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# CHAPTER 4: ANSWERS TO SELECTED PROBLEMS

## SAMPLE PROBLEMS (“Try it yourself”)

4.1 The molecules are moving faster in the hot cup of tea.

4.2 The sand absorbs 997.5 calories of heat (calculator answer). The temperature change is
21ºC and the specific heat of sand is 0.19 cal/g ºC, so the heat is 250 g x 21ºC x 0.19 cal/g ºC
= 997.5 calories. Rounding this number to two significant figures gives 1000 calories, and we
need to write this as 1.0 x 103 calories to show the correct number of significant figures.

4.3 83.5 kJ equals 83,500 J, which equals 19,957 calories, which equals 19.957 kcal.
(Rounding the last two numbers to three significant figures gives you 2.00 x 104 calories and
20.0 kcal; note that the first of these must be written in scientific notation to show three
significant figures.)

4.4 Formaldehyde is a gas, based on its physical properties. Only gases expand and contract
to any significant degree when they are compressed, and only gases have such low densities.

4.5 Ice is a solid, so the water molecules vibrate but remain essentially in the same place
within the piece of ice.

4.6 From Table 4.6, we see that one millibar equals 100 Pa, so 1.8 Pa is the same as 0.018
millibars.

4.7 In this case, we have the same amount of oxygen in each container, but the sizes of the
containers are different. Gases exert more pressure when we put them into smaller containers, so
the oxygen exerts more pressure in the 10 liter container than it does in the 20 liter container.

4.8 The pressure in Mr. Smith’s tires will be less than 32 pounds per square inch, because the
tires are cooler at midnight than they are at noon. The lower the temperature, the lower the
pressure.

4.9 Acetic acid is a liquid at room temperature, because room temperature (25ºC) is between
the melting point and the boiling point.

## 4.10 The calculator answer is 3240 calories.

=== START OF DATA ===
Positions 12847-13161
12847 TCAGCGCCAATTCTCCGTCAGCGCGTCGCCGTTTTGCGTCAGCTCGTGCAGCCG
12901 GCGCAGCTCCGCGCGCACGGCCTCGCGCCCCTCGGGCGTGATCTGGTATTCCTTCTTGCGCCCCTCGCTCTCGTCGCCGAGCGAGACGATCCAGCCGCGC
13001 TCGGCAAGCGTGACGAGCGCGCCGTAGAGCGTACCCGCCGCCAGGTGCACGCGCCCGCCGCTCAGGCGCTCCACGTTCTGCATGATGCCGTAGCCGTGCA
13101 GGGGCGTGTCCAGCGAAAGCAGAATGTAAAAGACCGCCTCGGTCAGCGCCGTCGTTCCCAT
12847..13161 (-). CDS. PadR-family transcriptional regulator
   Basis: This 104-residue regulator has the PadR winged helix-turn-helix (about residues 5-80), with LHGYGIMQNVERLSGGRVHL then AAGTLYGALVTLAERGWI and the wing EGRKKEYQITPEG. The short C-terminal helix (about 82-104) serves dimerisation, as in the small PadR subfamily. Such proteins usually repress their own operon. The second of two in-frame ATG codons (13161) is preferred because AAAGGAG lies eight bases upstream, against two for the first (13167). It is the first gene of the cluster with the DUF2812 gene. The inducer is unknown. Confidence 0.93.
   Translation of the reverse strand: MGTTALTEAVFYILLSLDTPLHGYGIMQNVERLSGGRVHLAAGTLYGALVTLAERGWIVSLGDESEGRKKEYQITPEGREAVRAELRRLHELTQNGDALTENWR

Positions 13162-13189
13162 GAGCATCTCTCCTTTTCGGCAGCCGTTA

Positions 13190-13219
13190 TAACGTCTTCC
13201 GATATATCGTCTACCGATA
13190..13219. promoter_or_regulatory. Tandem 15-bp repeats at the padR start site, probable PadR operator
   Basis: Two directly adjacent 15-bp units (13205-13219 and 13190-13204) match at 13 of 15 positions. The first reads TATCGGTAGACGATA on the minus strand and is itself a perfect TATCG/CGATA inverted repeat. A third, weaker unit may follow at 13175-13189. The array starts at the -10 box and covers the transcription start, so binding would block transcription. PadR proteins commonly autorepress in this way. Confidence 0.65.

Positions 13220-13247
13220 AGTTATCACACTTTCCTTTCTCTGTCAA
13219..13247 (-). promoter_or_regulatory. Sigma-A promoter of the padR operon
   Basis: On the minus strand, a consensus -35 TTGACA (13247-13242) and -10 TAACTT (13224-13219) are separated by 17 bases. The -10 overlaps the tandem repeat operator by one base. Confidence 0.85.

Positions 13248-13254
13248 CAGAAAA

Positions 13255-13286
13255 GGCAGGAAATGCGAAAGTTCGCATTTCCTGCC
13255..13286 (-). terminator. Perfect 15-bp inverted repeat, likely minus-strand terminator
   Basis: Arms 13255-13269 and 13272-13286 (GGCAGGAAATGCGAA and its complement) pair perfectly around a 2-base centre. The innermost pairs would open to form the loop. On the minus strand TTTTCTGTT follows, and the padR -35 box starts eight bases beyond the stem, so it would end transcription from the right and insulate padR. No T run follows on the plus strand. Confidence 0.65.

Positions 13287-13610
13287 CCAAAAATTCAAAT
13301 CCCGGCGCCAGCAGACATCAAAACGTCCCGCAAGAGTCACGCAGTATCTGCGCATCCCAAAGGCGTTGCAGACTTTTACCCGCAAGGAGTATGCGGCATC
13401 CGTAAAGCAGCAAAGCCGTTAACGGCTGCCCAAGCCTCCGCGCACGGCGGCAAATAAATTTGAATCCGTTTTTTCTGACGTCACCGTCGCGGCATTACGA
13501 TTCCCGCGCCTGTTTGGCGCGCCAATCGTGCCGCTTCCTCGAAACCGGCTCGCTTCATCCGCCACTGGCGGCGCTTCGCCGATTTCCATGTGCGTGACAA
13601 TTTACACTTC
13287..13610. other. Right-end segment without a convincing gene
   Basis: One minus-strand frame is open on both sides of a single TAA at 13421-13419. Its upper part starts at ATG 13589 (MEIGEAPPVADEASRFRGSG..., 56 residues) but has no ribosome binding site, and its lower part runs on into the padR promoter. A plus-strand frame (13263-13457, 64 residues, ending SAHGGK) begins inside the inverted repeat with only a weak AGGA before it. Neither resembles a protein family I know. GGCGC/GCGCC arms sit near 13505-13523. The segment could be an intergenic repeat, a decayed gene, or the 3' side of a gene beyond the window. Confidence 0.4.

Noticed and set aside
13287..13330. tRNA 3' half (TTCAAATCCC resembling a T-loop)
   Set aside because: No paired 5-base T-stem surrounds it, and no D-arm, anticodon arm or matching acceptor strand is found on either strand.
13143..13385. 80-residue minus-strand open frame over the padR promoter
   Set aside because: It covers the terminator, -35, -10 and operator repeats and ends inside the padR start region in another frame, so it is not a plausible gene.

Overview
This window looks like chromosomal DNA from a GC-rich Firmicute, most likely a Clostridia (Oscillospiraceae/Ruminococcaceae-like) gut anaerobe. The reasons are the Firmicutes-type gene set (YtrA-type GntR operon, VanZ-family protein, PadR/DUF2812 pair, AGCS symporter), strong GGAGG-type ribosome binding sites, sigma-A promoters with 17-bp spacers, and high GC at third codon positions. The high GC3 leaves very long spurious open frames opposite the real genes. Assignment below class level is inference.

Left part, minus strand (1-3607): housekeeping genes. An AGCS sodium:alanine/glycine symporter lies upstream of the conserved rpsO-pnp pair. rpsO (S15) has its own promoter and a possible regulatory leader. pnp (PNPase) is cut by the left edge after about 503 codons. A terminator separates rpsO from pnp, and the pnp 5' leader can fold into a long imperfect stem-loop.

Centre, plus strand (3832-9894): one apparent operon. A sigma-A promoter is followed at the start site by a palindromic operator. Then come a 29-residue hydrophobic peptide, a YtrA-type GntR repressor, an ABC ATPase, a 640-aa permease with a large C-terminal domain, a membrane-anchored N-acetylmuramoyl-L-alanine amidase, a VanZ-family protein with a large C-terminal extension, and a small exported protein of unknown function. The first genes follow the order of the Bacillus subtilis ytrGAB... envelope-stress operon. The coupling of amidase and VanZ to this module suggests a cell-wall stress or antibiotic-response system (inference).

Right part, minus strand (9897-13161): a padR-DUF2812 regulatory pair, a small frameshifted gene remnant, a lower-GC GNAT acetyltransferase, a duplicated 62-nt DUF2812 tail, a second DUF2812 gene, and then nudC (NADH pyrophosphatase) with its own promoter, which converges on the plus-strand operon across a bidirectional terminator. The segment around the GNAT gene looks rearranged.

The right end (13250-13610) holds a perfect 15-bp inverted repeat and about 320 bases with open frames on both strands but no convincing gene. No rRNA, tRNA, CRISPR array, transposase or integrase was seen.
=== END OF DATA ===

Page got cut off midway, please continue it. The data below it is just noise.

540 cal
6g × = 3240 cal
1g
Rounding this to one significant figure gives us 3000 calories.

4.11 The boiling point is the temperature where the graph levels off for the second time. This
€ and 400ºC, but closer to 400ºC. Any temperature between 360ºC
is somewhere between 300ºC
and 380ºC is a reasonable estimate.
Chapter 4 – Selected Answers 2

4.12 LiF boils at 1681ºC, and HF boils at 20ºC. LiF contains a metal and a nonmetal, so it is
an ionic compound and is very difficult to boil. HF contains two nonmetals, so it is a molecular
compound and is much easier to boil.

4.13 All of these compounds are molecular substances, and they all contain the same number
of atoms, so we look at the sizes of the atoms. CF4 contains the smallest atoms, so it should have
the lowest melting and boiling points. CBr4 contains the largest atoms, so it should have the
highest melting and boiling points. CCl4 is intermediate. Therefore, CF4 must be the gas, CCl4
must be the liquid, and CBr4 must be the solid at room temperature.

4.14 NH3 molecules, like H2O molecules, can participate in hydrogen bonds, as shown in
Figure 4.19. The positively charged hydrogen atoms in each NH3 molecule are attracted to the
negatively charged nitrogen atoms in other NH3 molecules. These hydrogen bonds make it more